“We germinated these in our backyard last year,” says Aubrey, of the camellia sinensis seedlings. “The plant itself goes dormant in winter, and that’s good, because it means we can keep them alive. Our basement is not an ideal situation, but we don’t have a place to put them yet.”
The Lopatins hope to find a ten-acre plot near Ann Arbor to raise the woody perennials in a hoop house. The plants put down deep roots, which makes a tea farm, like an orchard or a vineyard, a long-term commitment. “Once we plant these plants,” says Aubrey, “they’re not going anywhere.” They also take five years to reach maturity. In the meantime, the Lopatins will continue to operate their online tea store, arborteas.com, and grow other products to make the farm more self-sufficient.
The planned tea farm has made it to the final round for one of twenty $150,000 grants from Chase Bank’s Mission Main Street program, and the Lopatins will find out in January if they got it. But that won’t make or break the deal. “Obviously, if we get the grant that will allow us to move much faster,” Aubrey says. “If not, we’ll have to be a little more conservative.”
The Lopatins started the company in 2004, shortly after they were married. “I always thought that when I retired, I would open a little coffee or tea shop,” says Aubrey, who was a graduate student in architecture at the time. But then she asked herself, “Why wait until I grow old?”
There was no budget for a bricks-and-mortar store, but they had a friend who was a website designer, so they painted several rooms in his house in exchange for his services. For ten years, they took turns running the company and holding down full-time outside jobs, Aubrey at Kerrytown Concert House, Jeremy as an urban planner and digital marketer.
Their business plan blended beautifully with growing demand for tea in general and organic tea in particular. “The market was already growing healthily when we jumped in,” Jeremy concedes, “but it helped that we jumped in ten years ago.”
Since 2011, sales have nearly tripled. This past November, Jeremy left his latest outside job. Both he and Aubrey now work full-time for the company, joining four other staffers.
Arbor Teas went all organic in 2007. But “some of our customers distrust organic systems abroad, particularly in China,” says Aubrey. “And with the Fukushima disaster and radiation release in Japan, there’s been a big push from our customers for finding other sources of tea.”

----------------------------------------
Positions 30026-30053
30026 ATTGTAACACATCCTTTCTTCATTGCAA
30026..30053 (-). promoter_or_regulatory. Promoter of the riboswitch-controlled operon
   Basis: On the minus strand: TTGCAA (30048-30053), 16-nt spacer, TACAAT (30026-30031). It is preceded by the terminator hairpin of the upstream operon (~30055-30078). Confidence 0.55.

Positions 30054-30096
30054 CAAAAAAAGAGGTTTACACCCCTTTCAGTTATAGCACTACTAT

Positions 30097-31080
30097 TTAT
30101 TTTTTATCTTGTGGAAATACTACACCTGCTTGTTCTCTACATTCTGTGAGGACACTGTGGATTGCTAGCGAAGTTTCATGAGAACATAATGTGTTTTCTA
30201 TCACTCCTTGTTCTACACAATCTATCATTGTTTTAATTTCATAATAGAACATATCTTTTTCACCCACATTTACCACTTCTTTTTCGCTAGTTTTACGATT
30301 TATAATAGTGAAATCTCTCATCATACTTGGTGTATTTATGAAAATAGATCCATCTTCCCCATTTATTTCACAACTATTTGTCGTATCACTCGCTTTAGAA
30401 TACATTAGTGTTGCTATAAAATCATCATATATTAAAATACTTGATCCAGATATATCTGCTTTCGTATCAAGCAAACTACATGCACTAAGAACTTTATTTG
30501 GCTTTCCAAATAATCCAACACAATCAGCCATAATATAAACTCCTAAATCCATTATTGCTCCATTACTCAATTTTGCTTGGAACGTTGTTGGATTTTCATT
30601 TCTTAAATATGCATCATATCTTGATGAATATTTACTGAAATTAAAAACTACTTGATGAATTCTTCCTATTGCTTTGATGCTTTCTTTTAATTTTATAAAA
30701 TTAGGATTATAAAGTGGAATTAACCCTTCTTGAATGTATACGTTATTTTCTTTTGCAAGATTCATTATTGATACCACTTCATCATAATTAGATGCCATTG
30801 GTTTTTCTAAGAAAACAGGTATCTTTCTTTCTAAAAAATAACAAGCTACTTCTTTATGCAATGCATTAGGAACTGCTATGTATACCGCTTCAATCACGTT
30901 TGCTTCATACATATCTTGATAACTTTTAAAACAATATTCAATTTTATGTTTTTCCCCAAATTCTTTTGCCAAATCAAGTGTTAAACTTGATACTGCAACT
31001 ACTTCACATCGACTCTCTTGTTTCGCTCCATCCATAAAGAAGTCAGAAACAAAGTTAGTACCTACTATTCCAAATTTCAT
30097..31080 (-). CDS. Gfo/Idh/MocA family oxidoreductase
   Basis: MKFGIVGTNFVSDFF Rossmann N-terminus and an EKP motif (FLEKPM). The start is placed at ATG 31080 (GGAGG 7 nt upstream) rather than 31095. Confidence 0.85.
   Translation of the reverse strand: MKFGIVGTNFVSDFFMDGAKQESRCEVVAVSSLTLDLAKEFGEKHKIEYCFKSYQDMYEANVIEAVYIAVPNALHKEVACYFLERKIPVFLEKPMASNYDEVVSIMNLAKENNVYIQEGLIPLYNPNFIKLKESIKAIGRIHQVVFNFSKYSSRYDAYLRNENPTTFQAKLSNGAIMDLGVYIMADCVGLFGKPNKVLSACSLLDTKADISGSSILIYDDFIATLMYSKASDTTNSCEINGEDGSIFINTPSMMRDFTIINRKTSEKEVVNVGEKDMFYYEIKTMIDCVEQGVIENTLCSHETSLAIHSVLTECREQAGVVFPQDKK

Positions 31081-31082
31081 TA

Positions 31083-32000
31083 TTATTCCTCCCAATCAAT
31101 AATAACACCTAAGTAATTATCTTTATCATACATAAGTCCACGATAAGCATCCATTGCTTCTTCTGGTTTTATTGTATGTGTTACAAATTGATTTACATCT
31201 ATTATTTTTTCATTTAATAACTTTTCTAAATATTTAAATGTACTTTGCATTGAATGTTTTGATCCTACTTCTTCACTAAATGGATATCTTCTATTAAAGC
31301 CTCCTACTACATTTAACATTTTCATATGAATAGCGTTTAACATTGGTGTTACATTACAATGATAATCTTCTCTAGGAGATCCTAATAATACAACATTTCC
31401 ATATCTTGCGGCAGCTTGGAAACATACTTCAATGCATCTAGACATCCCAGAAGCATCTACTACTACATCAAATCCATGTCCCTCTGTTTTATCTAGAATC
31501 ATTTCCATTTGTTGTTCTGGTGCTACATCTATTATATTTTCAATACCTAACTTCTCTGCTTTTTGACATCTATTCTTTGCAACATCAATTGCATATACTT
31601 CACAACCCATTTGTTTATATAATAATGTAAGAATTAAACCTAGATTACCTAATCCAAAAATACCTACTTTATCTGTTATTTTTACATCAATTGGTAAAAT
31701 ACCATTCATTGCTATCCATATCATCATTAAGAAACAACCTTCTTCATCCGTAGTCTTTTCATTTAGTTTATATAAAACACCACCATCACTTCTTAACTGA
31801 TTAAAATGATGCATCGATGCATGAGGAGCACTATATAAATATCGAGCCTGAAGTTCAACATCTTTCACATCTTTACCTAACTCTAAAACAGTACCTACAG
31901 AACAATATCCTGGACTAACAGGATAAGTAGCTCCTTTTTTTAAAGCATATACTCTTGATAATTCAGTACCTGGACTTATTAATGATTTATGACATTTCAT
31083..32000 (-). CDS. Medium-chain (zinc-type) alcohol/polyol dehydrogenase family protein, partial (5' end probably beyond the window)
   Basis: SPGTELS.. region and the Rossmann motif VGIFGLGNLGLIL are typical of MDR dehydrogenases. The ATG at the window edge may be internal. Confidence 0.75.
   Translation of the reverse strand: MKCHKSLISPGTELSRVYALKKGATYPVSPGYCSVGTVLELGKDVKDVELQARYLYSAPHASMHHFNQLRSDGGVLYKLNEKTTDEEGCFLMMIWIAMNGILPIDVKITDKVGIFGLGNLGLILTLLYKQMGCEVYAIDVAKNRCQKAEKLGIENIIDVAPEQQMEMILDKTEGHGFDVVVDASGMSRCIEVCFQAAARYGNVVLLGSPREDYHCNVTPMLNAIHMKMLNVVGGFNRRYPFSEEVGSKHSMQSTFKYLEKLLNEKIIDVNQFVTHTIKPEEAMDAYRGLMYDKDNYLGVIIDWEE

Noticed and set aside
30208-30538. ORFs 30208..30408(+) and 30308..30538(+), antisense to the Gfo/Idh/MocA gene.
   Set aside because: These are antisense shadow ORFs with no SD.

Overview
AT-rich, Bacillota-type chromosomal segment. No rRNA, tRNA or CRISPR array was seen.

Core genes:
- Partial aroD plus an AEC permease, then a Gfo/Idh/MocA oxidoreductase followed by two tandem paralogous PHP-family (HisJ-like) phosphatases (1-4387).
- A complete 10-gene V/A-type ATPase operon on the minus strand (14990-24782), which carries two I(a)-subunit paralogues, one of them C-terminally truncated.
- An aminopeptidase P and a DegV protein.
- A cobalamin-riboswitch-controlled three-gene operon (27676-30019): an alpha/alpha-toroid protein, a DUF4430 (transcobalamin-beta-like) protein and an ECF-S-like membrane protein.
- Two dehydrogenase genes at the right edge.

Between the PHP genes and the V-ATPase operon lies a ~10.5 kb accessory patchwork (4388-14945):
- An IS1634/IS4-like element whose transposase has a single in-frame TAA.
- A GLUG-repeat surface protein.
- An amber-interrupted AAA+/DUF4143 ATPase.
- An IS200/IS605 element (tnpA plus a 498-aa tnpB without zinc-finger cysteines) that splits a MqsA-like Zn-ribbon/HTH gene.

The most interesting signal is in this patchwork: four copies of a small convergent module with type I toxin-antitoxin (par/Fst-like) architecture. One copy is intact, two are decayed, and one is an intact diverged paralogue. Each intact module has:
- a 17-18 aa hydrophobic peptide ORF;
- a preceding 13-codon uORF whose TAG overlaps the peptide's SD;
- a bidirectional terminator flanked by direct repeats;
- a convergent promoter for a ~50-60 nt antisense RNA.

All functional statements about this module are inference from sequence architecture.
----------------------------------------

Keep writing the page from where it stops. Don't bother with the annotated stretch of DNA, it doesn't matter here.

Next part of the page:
“We’ve added [teas from] Kenya, Korea, and Hawaii in the past year,” says Jeremy, “driven in large part by demand from customers and partly by our own interest in having a portfolio of teas from all over the world.”
Tea is also now being cultivated in areas where it hasn’t been before, including decidedly non-tropical British Columbia and Traverse City. “Nice-quality organic teas are now being grown in locations other than the traditional ones,” says Jeremy.
“That also led us to wonder if we could grow it here,” Aubrey adds. There’s a globe in their storage, packing, and shipping facility on N. Main St. with lines drawn on it to indicate tea’s climate range. The northernmost boundary includes parts of Michigan.
Jeremy says growing tea locally fits the company’s focus on sustainability. “Even though the supply chain is not super inefficient–customers spend way more energy boiling the water than goes into getting the tea to them–we’d like to shorten that chain by growing, processing, and packing it here,” he says.
They’ll be counting on the geothermally heated hoop house to get the plants through the winter. “If we can figure this out and make it successful, we think that there are broader implications for four-season growing in our region, a broader diversity of things than maybe are grown currently,” says Jeremy. “Our intent is to collect data within the hoop house and outside–temperature, humidity, lumens–and create a database to share with others so they can get to the best outcome faster.”
“We’d like to be more involved in the local food shed,” adds Aubrey, “and this is one way we can do it.”
Meanwhile, the search for a tea farm goes on. The plants can stay in pots only for a year. “They’re going to keep getting bigger,” says Jeremy, “and they have to go somewhere.”